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ISME J. 2015 Jul;9(7):1677-86. doi: 10.1038/ismej.2015.23. Epub 2015 Feb 20.

Single-taxon field measurements of bacterial gene regulation controlling DMSP fate.

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Department of Microbiology, University of Georgia, Athens, GA, USA.
Department of Ocean Sciences, University of California, Santa Cruz, CA, USA.
Monterey Bay Aquarium Research Institute, Moss Landing, CA, USA.
Department of Marine Sciences, University of Georgia, Athens, GA, USA.
1] Department of Marine Sciences, University of South Alabama, Mobile, AL, USA [2] Dauphin Island Sea Lab, Dauphin Island, AL, USA.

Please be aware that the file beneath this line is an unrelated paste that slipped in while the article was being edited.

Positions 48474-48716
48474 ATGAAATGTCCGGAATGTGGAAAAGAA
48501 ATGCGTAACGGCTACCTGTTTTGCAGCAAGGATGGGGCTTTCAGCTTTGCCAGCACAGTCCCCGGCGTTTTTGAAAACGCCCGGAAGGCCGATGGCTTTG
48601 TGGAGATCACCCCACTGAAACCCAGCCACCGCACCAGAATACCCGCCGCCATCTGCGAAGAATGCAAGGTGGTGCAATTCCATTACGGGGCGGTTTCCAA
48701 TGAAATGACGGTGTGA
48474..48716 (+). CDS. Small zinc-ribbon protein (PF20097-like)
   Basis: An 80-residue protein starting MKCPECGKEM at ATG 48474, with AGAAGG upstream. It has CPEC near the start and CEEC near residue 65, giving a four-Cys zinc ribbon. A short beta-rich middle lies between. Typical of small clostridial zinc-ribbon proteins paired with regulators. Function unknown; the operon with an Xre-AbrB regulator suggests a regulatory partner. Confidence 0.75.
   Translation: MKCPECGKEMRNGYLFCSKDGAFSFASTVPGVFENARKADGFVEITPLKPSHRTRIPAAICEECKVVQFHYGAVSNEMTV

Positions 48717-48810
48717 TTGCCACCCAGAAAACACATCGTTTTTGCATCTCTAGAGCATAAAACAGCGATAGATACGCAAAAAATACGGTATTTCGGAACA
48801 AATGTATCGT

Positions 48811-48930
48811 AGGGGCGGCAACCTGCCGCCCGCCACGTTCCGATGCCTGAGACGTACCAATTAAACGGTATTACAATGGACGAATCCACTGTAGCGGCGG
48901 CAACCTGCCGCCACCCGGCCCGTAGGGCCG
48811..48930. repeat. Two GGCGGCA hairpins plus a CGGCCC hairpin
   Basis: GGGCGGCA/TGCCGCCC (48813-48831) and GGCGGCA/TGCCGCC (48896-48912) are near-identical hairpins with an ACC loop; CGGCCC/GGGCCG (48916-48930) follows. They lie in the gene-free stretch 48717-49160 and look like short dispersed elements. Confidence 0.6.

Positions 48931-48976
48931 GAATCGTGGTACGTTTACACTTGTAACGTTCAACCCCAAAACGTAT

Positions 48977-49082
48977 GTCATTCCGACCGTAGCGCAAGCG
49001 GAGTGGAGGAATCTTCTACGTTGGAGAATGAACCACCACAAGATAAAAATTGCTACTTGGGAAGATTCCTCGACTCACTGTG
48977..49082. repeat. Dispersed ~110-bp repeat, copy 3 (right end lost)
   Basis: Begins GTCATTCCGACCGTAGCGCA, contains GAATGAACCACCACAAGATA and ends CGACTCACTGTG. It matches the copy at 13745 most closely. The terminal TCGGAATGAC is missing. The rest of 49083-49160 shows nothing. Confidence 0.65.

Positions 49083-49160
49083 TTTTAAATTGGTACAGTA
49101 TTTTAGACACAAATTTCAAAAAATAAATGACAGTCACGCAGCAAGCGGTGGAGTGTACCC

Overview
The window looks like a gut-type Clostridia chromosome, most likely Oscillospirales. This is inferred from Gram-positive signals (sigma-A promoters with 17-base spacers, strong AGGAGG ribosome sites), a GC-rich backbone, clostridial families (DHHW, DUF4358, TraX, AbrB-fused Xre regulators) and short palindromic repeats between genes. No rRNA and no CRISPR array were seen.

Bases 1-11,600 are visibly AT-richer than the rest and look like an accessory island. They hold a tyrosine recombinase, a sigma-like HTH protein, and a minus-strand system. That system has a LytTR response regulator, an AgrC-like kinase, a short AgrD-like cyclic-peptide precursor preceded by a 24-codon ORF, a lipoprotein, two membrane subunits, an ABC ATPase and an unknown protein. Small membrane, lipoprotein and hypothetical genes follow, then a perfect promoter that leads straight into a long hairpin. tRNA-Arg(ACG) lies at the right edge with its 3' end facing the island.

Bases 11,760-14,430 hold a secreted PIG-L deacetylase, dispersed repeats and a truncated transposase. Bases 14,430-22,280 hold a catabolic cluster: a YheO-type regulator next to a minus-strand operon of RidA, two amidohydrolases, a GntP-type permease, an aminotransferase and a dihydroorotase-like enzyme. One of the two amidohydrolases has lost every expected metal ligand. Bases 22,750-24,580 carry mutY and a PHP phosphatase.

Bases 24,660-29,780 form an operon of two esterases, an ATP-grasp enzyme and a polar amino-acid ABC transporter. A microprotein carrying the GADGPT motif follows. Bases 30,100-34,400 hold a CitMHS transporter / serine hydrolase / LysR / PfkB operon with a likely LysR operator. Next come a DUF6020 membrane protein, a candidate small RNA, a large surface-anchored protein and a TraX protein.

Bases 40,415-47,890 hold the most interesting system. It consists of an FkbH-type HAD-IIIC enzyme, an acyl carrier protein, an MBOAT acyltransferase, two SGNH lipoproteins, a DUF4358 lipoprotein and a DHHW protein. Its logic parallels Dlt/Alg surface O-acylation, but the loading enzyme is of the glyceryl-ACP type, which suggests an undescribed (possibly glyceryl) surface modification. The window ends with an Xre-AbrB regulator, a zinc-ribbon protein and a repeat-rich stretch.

The 'bacterial switch' is a proposed regulatory point in the global sulfur cycle that routes dimethylsulfoniopropionate (DMSP) to two fundamentally different fates in seawater through genes encoding either the cleavage or demethylation pathway, and affects the flux of volatile sulfur from ocean surface waters to the atmosphere. Yet which ecological or physiological factors might control the bacterial switch remains a topic of considerable debate. Here we report the first field observations of dynamic changes in expression of DMSP pathway genes by a single marine bacterial species in its natural environment. Detection of taxon-specific gene expression in Roseobacter species HTCC2255 during a month-long deployment of an autonomous ocean sensor in Monterey Bay, CA captured in situ regulation of the first gene in each DMSP pathway (dddP and dmdA) that corresponded with shifts in the taxonomy of the phytoplankton community. Expression of the demethylation pathway was relatively greater during a high-DMSP-producing dinoflagellate bloom, and expression of the cleavage pathway was greater in the presence of a mixed diatom and dinoflagellate community [corrected].These field data fit the prevailing hypothesis for bacterial DMSP gene regulation based on bacterial sulfur demand, but also suggest a modification involving oxidative stress response, evidenced as upregulation of catalase via katG, when DMSP is demethylated.

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